Braves: Here’s why Seiya Suzuki to Atlanta feels unlikely

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About a month ago, the Braves were reported to be a top suitor for Japanese outfielder Seiya Suzuki. Rightfully, fans were giddy with excitement. Suzuki already has nine years of professional experience under his belt, slashing 309/.402/.542 over his career in the NPB (Japan’s professional baseball league). And on top of that, some scouts are even comparing him to… Ronald Acuna…

Yeah, count me in. I’m all for bringing the Japanese version of Ronald Acuna to Atlanta. But unfortunately, a couple of things have happened since this initial report that make me believe it’s unlikely he ever ends up calling Atlanta his home.

First and foremost, a little over a week from the initial Suzuki news, a bombshell was dropped on Braves Country. Marcell Ozuna, whose future in the MLB seemed cloudy, was cleared to play immediately following MLB’s investigation of his domestic violence dispute from back in May. That surely threw a wrench in the Braves’ plans, and as much as some people might not like it, I believe Ozuna will be playing in Atlanta next season. It will probably be impossible for Anthopoulos to find a favorable trade involving him, and I highly doubt they would even consider eating the remaining $53 million left on his contract.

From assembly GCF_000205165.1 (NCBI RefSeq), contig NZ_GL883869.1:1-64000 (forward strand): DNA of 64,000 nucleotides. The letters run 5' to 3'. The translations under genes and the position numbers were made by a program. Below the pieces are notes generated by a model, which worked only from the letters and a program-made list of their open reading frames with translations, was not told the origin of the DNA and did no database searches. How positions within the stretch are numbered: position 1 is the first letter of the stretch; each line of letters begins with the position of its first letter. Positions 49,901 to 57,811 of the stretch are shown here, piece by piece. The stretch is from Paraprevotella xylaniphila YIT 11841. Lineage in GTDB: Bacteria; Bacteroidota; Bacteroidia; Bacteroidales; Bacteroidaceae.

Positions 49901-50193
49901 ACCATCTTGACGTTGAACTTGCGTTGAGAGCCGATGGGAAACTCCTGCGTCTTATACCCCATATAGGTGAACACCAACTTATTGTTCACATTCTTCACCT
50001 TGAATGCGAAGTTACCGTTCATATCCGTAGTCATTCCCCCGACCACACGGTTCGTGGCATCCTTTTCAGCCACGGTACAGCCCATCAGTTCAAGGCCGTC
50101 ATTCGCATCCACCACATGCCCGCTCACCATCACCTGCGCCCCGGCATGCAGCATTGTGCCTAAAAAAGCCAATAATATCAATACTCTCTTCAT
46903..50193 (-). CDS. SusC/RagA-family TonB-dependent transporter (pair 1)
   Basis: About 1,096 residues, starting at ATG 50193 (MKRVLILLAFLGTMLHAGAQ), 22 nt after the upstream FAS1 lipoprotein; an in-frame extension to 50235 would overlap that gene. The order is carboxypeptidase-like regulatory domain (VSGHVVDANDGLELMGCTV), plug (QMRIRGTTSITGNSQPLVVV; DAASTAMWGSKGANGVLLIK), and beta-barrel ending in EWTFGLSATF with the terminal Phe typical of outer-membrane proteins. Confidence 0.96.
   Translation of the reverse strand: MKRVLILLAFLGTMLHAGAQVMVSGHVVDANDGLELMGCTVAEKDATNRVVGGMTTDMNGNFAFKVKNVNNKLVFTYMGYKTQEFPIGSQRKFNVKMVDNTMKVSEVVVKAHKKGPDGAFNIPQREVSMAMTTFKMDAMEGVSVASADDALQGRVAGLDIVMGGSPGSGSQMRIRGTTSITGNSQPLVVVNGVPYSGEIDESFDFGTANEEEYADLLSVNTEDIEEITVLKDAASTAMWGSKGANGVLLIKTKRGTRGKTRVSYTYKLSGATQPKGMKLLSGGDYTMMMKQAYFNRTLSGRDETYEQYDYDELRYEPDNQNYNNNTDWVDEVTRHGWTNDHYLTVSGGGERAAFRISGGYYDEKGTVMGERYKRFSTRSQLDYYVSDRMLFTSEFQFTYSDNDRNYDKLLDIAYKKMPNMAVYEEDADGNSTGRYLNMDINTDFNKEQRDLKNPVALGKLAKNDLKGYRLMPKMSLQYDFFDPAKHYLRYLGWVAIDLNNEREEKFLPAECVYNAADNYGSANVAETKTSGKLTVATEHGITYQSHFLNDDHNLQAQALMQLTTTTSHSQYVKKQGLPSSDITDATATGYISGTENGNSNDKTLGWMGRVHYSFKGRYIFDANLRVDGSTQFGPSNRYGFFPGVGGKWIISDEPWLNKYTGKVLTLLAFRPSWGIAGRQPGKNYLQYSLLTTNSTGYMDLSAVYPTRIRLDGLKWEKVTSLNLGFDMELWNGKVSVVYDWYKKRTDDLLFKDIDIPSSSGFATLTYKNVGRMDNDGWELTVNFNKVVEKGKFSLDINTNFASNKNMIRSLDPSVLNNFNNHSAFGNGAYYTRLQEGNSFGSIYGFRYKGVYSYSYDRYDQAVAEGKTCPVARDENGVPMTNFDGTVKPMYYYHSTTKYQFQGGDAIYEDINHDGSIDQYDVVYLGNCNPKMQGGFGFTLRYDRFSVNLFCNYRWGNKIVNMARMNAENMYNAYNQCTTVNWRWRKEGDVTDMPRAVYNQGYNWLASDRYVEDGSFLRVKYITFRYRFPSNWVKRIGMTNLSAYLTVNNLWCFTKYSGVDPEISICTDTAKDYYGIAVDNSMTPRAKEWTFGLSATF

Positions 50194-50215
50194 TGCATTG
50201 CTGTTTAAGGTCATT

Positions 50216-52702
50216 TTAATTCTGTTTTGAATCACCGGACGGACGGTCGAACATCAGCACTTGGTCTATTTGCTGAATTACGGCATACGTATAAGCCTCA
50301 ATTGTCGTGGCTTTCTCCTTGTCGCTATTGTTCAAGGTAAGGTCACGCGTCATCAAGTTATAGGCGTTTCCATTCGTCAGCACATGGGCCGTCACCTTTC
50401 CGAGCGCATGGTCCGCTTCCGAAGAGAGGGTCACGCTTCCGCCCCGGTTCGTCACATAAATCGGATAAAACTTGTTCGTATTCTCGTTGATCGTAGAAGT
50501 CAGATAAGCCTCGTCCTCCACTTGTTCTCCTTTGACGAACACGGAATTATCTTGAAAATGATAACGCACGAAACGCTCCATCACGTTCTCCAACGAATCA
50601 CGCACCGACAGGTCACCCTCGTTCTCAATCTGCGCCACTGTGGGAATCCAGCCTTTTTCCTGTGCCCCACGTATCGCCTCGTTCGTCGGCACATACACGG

The second thing that has me questioning a potential deal with Suzuki is his price tag. When this news officially broke, I had no idea what kind of contract he might be looking for from a major-league team. Typically, Japanese signings are reasonable, so I was all for it, but it looks like Suzuki could be eyeing something upwards of $100 million.

That’s just typically not a number the Braves are willing to eclipse. Since Alex Anthopoulos took over as GM, the only $100 million contract signed has been by Ronald Acuna, which was for ten years and is widely considered the biggest bargain in all of baseball. That doesn’t mean the Braves won’t hand out a contract for more than $100 million this offseason, but you have to think that if they do, it will be to their franchise cornerstone, Freddie Freeman.

Simply put, unless payroll skyrockets, the Braves can’t even come close to affording Ozuna, Freeman, and Suzuki. And as much as I would love to have Japan’s next superstar in Atlanta, I would much rather retain Freeman, who remains the Braves’ top priority.

 

 

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